Doug Redux

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markabaddon
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Re: Doug Redux

Postby markabaddon » Thu Oct 28, 2010 7:36 am

Doug, hope everything goes well on the move, please post a note when you have settled in.

All the best to you and Peggy,

Mark
Governments, if they endure, always tend increasingly toward aristrocratic forms. No gov't in history has been known to evade this pattern. And as the aristocracy develops, gov't tends more and mroe to act exclusively in the interests of the ruling class

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FinderDoug
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Re: Doug Redux

Postby FinderDoug » Thu Oct 28, 2010 6:35 pm

Mark - will do.

It's been an interesting writerly week with the publication of the Machine of Death anthology; as the day closes, the book is still in Amazon's top ten best seller list; it was number one on Tuesday (thanks to an orchestrated Machine of Death purchase day campaign), besting Keith Richards' bio and Glenn Beck's new book (which Glenn used as a talking point on his show Wednesday as part of his example of the left's 'culture of death'. Whatever, Glenn. In any event, my first anthology appearance is a bona fide best seller!

Truck and movers have most of my stuff on its way to Tejas. Part of car loading is tonight, the balance in the morning. Zero hour: 8 am. I have to pass Wegmans on my way out, thus might be 9 am. :)

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Re: Doug Redux

Postby FinderDoug » Thu Dec 02, 2010 9:59 pm

And then, thirty-odd days later, there has been much unpacking and arranging of our things. There were two days of rain that stranded my baby's Miata in the parking spot beside the driveway for three days. And the gas leak, which resulted in a night without gas (and thus without cooking on the stove, hot water, etc, though the heat is electric), with the old radiator spigots getting capped. And the power junction box being flagged by the code inspector for being not up to code. And the discovery that psycho renovation guy - who kinda freaked out and simply left one day with some tasks half-or-not completed - tossed a bunch of his stuff up in the attic rather than dispose of or move it. And the false alarm from the house system triggered, apparently, by the cat while we were on the way to the airport (though we're at a loss at to how he did it, since his entire life is outside the effective view of what was triggered.)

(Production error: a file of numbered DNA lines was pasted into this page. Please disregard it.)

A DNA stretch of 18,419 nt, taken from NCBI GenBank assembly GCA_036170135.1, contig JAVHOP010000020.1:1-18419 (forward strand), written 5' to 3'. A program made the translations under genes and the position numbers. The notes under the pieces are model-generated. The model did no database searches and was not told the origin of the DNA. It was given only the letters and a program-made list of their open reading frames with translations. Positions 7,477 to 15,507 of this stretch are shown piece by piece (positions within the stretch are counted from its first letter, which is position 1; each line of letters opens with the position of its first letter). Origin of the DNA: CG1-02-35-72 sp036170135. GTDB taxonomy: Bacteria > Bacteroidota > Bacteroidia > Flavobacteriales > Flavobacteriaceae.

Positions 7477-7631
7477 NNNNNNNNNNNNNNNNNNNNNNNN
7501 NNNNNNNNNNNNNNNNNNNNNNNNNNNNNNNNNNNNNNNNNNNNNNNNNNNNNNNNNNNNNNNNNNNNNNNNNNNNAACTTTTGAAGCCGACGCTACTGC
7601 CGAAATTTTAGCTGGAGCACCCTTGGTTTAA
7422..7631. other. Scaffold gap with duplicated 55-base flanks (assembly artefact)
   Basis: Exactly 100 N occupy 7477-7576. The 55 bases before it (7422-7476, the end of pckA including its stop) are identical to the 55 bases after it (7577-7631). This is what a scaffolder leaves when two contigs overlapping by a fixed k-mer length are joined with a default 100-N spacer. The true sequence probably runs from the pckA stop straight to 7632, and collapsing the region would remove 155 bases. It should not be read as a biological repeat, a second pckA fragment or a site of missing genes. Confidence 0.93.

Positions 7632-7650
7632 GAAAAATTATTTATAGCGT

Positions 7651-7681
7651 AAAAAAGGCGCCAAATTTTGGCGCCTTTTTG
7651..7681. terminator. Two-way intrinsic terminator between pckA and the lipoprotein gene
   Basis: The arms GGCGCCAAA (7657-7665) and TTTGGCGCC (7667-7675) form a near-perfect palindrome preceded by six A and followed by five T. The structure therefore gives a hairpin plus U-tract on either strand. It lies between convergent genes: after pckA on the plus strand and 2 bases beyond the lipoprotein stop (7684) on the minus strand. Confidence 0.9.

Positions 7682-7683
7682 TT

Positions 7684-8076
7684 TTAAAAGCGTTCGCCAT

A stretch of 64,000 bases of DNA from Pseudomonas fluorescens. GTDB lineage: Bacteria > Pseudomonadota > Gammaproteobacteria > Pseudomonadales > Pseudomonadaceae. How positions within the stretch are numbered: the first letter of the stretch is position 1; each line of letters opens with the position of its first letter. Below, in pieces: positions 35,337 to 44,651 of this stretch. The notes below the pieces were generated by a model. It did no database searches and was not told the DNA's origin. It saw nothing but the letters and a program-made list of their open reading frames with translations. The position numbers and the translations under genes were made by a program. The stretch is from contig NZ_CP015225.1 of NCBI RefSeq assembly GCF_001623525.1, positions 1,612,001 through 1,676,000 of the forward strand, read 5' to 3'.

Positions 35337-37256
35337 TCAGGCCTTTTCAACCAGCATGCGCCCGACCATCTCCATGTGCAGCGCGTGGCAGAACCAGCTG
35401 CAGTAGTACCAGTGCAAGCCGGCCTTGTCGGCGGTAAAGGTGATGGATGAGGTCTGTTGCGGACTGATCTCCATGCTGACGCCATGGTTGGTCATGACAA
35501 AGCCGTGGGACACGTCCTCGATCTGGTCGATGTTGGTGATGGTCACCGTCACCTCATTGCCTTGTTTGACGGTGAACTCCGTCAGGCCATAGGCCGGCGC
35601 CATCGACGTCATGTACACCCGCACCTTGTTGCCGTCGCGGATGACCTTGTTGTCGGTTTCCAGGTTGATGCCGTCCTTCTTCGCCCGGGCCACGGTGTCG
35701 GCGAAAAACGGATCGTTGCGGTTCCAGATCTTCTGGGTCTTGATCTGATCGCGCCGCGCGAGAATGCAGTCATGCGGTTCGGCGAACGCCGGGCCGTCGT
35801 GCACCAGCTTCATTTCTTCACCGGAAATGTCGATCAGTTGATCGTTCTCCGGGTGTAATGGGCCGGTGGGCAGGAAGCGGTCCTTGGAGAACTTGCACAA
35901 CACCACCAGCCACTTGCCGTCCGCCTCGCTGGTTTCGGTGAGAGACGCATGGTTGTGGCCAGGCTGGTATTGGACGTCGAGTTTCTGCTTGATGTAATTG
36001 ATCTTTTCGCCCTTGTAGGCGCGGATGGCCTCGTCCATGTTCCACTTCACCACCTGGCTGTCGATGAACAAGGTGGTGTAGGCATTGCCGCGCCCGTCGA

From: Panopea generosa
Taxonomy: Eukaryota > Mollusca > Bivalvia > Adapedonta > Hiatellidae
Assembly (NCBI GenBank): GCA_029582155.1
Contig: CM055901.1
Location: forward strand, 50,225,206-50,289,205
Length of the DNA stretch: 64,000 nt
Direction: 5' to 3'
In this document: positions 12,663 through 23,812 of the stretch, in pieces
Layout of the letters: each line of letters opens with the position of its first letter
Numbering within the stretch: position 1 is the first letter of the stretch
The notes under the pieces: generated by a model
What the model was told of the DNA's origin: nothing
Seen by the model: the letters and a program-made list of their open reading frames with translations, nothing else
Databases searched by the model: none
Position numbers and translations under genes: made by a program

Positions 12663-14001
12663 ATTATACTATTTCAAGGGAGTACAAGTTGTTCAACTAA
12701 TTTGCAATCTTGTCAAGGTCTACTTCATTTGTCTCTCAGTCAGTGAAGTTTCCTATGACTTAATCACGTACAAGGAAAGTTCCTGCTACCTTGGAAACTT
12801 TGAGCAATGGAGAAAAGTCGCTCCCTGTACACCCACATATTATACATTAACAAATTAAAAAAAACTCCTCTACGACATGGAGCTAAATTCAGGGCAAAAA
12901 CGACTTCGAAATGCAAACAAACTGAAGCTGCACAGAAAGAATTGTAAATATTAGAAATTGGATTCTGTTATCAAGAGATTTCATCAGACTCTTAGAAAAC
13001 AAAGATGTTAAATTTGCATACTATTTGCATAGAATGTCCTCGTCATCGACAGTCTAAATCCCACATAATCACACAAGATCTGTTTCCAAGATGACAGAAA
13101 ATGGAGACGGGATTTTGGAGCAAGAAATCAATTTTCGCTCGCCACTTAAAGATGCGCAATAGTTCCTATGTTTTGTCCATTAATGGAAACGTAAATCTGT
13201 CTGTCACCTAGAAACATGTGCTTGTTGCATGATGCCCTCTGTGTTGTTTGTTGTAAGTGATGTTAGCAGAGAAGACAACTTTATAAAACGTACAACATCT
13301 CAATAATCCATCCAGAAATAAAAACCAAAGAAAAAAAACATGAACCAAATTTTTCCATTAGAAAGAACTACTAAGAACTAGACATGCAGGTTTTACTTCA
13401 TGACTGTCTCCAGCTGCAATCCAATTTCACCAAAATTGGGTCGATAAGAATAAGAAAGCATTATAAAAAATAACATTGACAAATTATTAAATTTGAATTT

ALL THAT SAID, there was a very good visit by Peggy's dad for thanksgiving, and a wonderful meal that was two days of prep and several days of eat; there've been social events, farmers markets, getting to know the new neighborhood, yardwork, and generally settling into a new life routine, with some minor settling in adjustments (to be expected).

There are still large questions. How do we do CD storage? When will the carport be done? What pictures are going where? How are we handling the consolidation of books (including a substantial Ellisonian duplication)? What are we doing with the back room to balance my office with that big space next to it? What else are we hanging in the library besides that bitchin' Neil Gaiman broadside baby bought at Madcon and my signed Dillon lithograph of the cover for "The Deathbird"? And that's just free-form off the top of my head.

Meanwhile, I sold the foreign rights to my Machine of Death story, clearing the way for my tale from the book to appear in any foreign editions that might come out of it; and one of three tales I have in the forthcoming Seasons In The Abyss anthology took top prize for the "Spring" section (which apparently comes with an interview for the Blood Bound Books website). So November proved to be a very good writing month, which I hope spills over into December. I AM writing again, some tuning of the chunk of novel I've been playing with, plus a coupe of shorter pieces to get some subs moving. I do have a couple of stories ready to be set aside that I might do as a chapbook at some point. Dunno. Always in motion, the future is.

Anyway - off to do dishes. Forward the Foundation, kids!

Lori, dahlink - you should be getting mail on Saturday, as a writing-related aside.

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Re: Doug Redux

Postby FinderDoug » Mon Dec 13, 2010 8:12 am